Spelt bread

It has been almost a week since my last post… where has the time gone?  Life has been busy, but I have been cooking (lots).  I just haven’t managed to sit down and write about it, so deciding which adventure I should share with you first was difficult.   I (or should I say we, as I don’t seem to do much cooking without the help (?) of little hands) have been cooking chelsea buns, brownies, chocolate cupcakes (decadently decorated, as only a three-year old can manage), pizza and cabbage and potato gratin.  However, this bread is something I am very proud of.

I think I am becoming a bit obsessed with bread.  Last year I blogged about my success with a loaf of white bread, after many years of trying.  Since then I have been practising and experimenting on a regular basis.  My aim is to become so good at making bread that I never have to buy a loaf again.

I won a £5 Amazon voucher over Christmas when I pulled a virtual cracker sent to me by Made Media (thank you Made) and so took the opportunity to buy a few more cookbooks (it was the perfect excuse!).  In my haul was the River Cottage Handbook No. 3 on Bread by Daniel Stevens and it is a great book; full of really good advice on how to achieve the perfect loaf.   There are lots of pictures accompanied by excellent descriptions to walk you through the process.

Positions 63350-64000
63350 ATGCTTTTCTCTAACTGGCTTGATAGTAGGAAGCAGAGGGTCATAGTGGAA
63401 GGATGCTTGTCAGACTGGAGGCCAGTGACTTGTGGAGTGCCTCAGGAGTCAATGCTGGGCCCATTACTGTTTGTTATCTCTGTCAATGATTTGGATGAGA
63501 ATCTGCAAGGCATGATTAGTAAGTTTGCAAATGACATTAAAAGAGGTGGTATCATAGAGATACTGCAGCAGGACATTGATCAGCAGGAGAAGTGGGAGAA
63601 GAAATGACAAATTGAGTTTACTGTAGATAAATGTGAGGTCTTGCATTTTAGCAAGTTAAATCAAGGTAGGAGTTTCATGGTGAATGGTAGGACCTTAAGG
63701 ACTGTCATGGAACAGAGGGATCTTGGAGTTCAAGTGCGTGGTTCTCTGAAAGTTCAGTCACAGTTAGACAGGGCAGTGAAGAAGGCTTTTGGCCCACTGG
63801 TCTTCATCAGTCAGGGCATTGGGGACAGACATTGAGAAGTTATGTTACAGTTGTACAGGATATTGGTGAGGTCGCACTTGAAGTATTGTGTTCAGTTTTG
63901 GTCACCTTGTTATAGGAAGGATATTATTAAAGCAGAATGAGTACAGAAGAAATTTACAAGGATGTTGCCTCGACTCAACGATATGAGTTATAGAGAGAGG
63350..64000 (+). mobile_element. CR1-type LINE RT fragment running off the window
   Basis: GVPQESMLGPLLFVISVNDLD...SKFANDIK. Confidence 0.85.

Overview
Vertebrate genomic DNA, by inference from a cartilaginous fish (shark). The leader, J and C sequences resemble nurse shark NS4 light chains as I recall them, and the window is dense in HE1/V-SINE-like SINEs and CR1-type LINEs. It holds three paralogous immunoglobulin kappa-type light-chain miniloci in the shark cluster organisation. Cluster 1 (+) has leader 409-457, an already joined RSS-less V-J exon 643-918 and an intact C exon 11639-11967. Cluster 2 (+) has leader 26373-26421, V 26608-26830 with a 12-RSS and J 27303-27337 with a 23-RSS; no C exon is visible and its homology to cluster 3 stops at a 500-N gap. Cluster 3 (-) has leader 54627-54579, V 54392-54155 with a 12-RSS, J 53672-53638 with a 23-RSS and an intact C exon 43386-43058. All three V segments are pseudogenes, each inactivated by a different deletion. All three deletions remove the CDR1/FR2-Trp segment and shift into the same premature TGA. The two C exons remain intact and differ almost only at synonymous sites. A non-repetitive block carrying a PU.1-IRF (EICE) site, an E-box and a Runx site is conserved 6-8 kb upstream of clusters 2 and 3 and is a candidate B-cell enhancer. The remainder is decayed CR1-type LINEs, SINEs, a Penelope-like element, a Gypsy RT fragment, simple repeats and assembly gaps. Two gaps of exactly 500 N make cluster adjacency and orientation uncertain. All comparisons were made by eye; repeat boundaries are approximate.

Since finding the Chocolate Log Blog I have been inspired by Choclette to use ingredients that I have never previously used, including spelt flour, hence the inspiration for this loaf.

Spelt flour is low in gluten so I followed Daniel Stevens’ advice and mixed it with strong plain flour to make a lighter loaf than a pure spelt loaf would be. The spelt is deliciously nutty and just adds that extra bite to the bread, making it taste like homemade bread should. I was really pleased with the result and Mr OC complimented me on it, so it must have been good. The loaf rose a little unevenly, so there is room for improvement, but I am looking forward to continuing practising and moving towards the holy grail of homemade bread.

300g strong plain flour
200g spelt flour
1 sachet (7g) fast action yeast
10g salt
300ml warm water

Extra flour for sprinkling ( I used rye)

Method

Mix the flours in a large  bowl, add the salt and the yeast and pour in the warm water.  Mix with your hands to a soft dough.  There should be enough liquid to easily pick up all the flour in the bowl, but it shouldn’t be too sticky. Take the dough out of the bowl and on to a lightly floured surface (preferably wood).  If you are right-handed hold the dough with your left hand and using your right hand push half the dough away, trying to stretch it a full arm’s length away from you.  Then fold the stretched dough back on to that left in your left hand and repeat the kneading process making quarter turns of the dough every other stretch. (If you are left-handed then please substitute that hand for the right-hand).  Continue in this way for about ten minutes until the dough feels more elastic and you can’t really stretch it very far when you are kneading.  Fold the dough under so that it forms a ball.